My Tiger My Timing by Helena Clarkson.
I’ve had the hook laden sounds of My Tiger My Timing streaming on repeat over the past few weeks as I’ve waited for them to complete the making of the video for current single The Gold Rush, which was entirely created by fans (and is exclusively showcased below). This is typical of the DIY My Tiger My Timing ethos: the band have steadily grown a great reputation for self initiated projects, including supporting other upcoming indie bands with their very own record label. Debut album Celeste is the culmination of many years of taster releases, and perfectly showcases the band’s combination of post punk sensibilities and delicious dark pop melodies. Make sure you download it now! But read this first…
How do you keep your music making DIY and why is this important to you?
Doing this DIY thing started out as necessity because no bugger wanted to ‘sign’ us, or at least, we didn’t want to waste our time chasing fool’s gold, but we quite quickly realised it was a really productive and exciting way to work and I’m not sure we’d have wanted to do it any other way in retrospect. It’s important because we have a close hand in every aspect of the process ourselves, from writing, recording, production, mixing, artwork, video – it means for better or worse, this work is our own, and as close as possible to how we wanted it to be.
What’s the current line up and how do you work together? Is there a ringleader, and if so who?! What is it like to have siblings together in a band?
The live set-up is me, Anna, on vocals and keys, Seb on synths and samplers, Gary on drums and James and Jamie switch between guitar and bass – everyone sings a bit too! I guess it’s kind of my job to be the ringleader but we’re a tight unit and we kind of read each other’s minds so it’s more about shared energy than anyone telling the others what to do. James and I have always got on well and music has always been our thing, but now we’re all brothers in the band – we sometimes argue, get on each others’ tits, but we also love each other unreservedly and we’ll never leave a Tiger behind.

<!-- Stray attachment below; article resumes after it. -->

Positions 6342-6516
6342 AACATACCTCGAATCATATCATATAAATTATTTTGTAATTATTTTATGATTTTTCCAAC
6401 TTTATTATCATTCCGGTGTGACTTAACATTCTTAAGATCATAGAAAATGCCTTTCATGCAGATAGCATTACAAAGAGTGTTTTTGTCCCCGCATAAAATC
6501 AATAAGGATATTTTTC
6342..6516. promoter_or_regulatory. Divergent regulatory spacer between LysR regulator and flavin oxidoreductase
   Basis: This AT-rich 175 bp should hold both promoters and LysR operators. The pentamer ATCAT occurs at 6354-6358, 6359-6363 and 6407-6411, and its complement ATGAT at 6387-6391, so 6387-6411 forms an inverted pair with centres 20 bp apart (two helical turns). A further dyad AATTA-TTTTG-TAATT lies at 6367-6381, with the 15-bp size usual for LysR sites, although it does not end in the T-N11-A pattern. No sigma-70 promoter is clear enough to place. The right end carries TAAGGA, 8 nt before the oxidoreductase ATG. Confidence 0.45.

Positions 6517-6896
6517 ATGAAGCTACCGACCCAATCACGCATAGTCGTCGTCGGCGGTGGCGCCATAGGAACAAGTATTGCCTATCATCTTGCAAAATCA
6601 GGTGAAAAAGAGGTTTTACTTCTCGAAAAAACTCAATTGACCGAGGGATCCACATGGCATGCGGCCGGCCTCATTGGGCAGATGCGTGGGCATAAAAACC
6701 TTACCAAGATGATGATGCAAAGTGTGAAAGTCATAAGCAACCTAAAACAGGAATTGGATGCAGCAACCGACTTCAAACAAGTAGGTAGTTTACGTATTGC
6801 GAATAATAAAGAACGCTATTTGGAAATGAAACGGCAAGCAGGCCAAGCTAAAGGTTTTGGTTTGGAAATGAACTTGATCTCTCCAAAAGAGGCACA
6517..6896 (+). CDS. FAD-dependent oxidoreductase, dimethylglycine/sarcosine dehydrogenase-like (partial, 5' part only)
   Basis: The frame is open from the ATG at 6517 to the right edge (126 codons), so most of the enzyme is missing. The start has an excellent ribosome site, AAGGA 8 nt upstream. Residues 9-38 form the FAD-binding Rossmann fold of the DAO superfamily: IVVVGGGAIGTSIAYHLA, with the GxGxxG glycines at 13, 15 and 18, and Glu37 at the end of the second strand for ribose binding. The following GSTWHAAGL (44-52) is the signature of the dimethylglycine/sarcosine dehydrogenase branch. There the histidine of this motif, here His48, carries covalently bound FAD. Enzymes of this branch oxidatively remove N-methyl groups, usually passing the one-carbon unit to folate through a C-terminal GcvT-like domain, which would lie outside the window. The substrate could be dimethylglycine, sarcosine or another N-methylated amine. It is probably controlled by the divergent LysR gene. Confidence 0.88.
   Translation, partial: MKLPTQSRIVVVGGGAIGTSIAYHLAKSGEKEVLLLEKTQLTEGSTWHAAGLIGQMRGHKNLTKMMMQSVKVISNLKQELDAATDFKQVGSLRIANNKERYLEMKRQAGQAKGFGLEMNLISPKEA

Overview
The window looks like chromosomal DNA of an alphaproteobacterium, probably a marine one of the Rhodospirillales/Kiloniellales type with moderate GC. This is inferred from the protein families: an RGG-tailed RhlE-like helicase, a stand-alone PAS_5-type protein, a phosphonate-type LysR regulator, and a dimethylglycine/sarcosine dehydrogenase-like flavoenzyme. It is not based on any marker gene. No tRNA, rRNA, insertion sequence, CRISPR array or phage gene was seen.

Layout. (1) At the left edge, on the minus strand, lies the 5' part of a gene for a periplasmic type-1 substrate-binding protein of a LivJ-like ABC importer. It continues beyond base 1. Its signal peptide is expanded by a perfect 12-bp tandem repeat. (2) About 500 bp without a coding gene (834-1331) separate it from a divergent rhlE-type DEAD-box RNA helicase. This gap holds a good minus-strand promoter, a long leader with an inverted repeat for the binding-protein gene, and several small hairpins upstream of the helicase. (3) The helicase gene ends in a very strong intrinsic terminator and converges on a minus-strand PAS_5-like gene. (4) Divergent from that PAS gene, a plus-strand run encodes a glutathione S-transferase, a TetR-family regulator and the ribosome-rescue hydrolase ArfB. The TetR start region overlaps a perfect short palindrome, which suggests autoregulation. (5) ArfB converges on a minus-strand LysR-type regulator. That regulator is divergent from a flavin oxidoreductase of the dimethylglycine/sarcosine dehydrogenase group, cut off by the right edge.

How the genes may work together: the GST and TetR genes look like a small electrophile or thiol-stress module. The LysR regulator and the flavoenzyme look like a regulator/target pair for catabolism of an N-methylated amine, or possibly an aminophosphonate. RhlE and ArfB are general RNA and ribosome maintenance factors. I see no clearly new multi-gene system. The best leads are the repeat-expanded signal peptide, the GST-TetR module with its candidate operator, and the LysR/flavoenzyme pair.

My Tiger My Timing by Jane Young.
You work to promote other local bands, how has that happened and what have been the highlights of doing this?
This came about through starting our own label Snakes & Ladders – we thought if we were releasing our own music we might as well try to help out some of our friends’ bands too. The highlights have been watching those same people go from strength to strength, form other bands, and continue to make great and original music. For us it’s about championing creative people who might not necessarily find that support in more mainstream outlets, and it’s also about bringing together a real community of artists – musical, visual, conceptual, whatever – who can benefit from collaborating with each other.
Do you have any top tips for bands to watch?
Everyone should check out Artifacts and Ornament Tournaments who supported us at our recent album launch. We also recently toured in Europe and met some great bands – Emma Heartbeat and Shaky Foundation from Germany, Yes S Club from France and LSD on CIA from Denmark.
My Tiger My Timing by Nanae Kawahara.
What kind of part time jobs have kept you going?
Cinemas, call-centres, office jobs, bookshops, busking, playing in other bands, selling stuff on eBay, taking out bank loans – goodness knows you can’t make much of a living from music alone these days!
How did you make the video for current single Gold Rush?
We wanted to do something a bit different for The Gold Rush video so we asked friends and fans of the band to submit their own videos which we’re currently patchworking into a final piece. It’s looking really cool, and it’s lovely to have got so many great submissions from people all over the world – the final video is going to be really special. As with all things DIY, it takes as long as it takes..!
What inspired the lyrics to Gold Rush, and what other themes recur on your debut album?
The Gold Rush was inspired by stuff I’d read about the actual gold rush in America in the 1850s. People risked everything, left their loved ones and made the perilous journey across the country in search of riches, but often when they arrived – if they even made it alive – the goldmines had already been emptied. I think there’s a feeling at the moment – and not only in music – that there aren’t really opportunities for people, that things glittering on the horizon end up being a trick of the light, there’s a lot of disappointment and disillusionment. As a kid it really felt as though you could do anything, be anyone, but now I’m not so sure – maybe it’s the curse of growing up, or maybe it’s the times we’re in now. I guess that is a recurring theme on the album – along with a bit of heartache and lovesickness – I tend to take a downbeat view on everything, but the melodies are pretty and there’s usually a glimmer of sunshine in there too!
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